I've recently become a stay at home dad, and my wife and I have always enjoyed doing crafts together. We've started making and selling wall hangings, and I thought i'd share a brief run down of the process with you all.
Step 1: Step 1: Material and Set Up
For these projects, we use mainly a frame loom (my wife sometimes uses her large floor loom). We purchased ours from Funem Studio online "https://funemstudio.com/shop". We start by tying on the warp. It must past through the crossbar at the top and bottom, as well as the heddle rod. The idea being, when you rotate the heddle rod, it creates a gap to pass your yarn through, otherwise known as the shed. Depending on how large a project you are making, you may not use the entire width of the loom. I started tying on the warp at the edge as i wanted to use the whole width of the loom.
Step 2: Step 2: Weaving the Fringe
Once we've tied on the warp, its time to pick your colour pallet. I usually put all the yarns together to make sure i like the way they look together before beginning. I begin by taking the Shed Stick (tool to assist in passing yarn between the gap in the warp (shed) and use it to weave a thin yarn back and forth creating a line 3-4 threads thick, known as the weft. This will be the base for your fringe to tie to. For the fringe, its really up to you how long you want to make it. I like quite a long fringe, this one is roughly 2.5 feet long. Cut threads of your choice double the length you want the fringe to be, as each one will become 2 of the threads hanging down. Pass each end of the thread underneath the 3-4 lines of yarn, and back out the top of it leaving a small loop at the front. The 2 ends of the thread with then pass through the loop, and will be pulled tight. I like to get a nice mix of colour and thickness in the fringe. I even left 3 in the center loose to give a bit more texture and to change up the pattern.
Step 3: Step 3: Weaving the Warp
Once I had finished tying on the fringe, it was time to start the weft. The basic technique is to rotate the heddle rod one way or another to create a gap, or Shed, in the threads. This allows you to pass the weft through the warp easily with the help of the shed stick. Now there isn't any rules to this, I basically pick a yarn, and just start weaving. I generally do a few rows and check to make sure it's looking the way I want it to. Just remember to rotate the heddle rod in the opposite direction each time.
I like adding a mix of clean, thin lines as well as a few bulkier ones using different textured yarn. You can even leave long pieces of the weft hanging out to create the loops as seen in the pictures. I find it gives it even more texture and character. In the forth photo, there's a large gap with no weft, I left the gab as later on I went back and filled it in with a different thicker yarn seen in the 5th photo.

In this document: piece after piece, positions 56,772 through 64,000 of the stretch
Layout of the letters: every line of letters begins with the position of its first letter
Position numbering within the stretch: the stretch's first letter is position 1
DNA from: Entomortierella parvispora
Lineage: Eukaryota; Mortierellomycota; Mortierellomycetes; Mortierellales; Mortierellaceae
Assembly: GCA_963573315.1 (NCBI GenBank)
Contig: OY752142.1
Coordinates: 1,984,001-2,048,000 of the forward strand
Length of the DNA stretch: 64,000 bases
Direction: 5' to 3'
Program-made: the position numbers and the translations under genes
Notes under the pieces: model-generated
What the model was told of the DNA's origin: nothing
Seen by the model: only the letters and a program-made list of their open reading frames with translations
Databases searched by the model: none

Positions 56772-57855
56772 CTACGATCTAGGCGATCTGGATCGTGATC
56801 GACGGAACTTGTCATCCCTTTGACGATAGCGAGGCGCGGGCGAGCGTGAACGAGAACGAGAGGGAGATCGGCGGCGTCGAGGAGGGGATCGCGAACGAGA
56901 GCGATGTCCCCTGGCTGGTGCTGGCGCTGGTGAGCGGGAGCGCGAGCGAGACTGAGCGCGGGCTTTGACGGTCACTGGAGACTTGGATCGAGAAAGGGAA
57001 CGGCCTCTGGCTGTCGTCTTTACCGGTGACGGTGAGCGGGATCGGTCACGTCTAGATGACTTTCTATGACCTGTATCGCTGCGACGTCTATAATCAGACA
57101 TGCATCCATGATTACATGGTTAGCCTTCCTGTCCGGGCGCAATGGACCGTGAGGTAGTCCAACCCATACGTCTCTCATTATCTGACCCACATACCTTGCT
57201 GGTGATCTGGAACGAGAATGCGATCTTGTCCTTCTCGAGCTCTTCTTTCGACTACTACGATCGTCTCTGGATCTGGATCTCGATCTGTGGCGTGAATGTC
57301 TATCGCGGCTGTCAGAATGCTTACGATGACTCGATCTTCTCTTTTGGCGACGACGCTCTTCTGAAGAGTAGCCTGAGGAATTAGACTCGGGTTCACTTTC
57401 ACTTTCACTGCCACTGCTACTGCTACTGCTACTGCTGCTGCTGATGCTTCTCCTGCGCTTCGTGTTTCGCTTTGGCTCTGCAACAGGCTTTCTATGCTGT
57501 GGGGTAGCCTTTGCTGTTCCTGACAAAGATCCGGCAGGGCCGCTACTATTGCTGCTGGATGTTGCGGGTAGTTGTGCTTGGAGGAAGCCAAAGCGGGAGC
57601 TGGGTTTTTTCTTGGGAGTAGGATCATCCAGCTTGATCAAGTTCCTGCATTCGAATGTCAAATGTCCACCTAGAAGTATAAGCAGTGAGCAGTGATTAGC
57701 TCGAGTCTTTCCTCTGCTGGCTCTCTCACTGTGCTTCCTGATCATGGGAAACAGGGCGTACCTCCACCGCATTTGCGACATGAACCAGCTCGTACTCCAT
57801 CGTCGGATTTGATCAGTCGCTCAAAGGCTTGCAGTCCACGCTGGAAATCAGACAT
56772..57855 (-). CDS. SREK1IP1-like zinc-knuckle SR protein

I just kept on adding different yarns until I felt like the project was complete.
Step 4: Step 4: Back of the Weaving
Once you've finished weaving, you will likely have a bunch of ends of yarn sticking out the back of your project. Its important that you tie them together to avoid your project from working its way apart.
You can just tie 2 ends together, or, if there is just 1 end I use a needle to sew it through another thread.
Once everything is tied, you can go through it with a pair of scissors and trim the long bits.
Step 5: Step 5: Finishing
Once the back is cleaned up, its time to cut the project off of the loom. You should have 2-3 inchs of the warp left at the top and bottom of your project. I start at the bottom where the fringe is. I cut the first 2 threads and tie them together, creating a knot right at the fringe. You wont see the knot when the fringe is hanging down. I find doing 2 threads at once keeps the tension on the project and is easier to work with. Once you've tied off all the threads at the bottom, you can cut off all the excess warp.
When doing the top of the project you do the exact same thing as the bottom, however, I don't cut off the extra warp. I leave it long, and tie 8 or so of them together creating a loop. This then gives me something to pass a stick through to hang the project from.
And there we go, one wall hanging. I hope this has been slightly helpful. I'm realizing now that I should have taken a heck of a lot more photos, and had a more detailed step by step. The next one will for sure.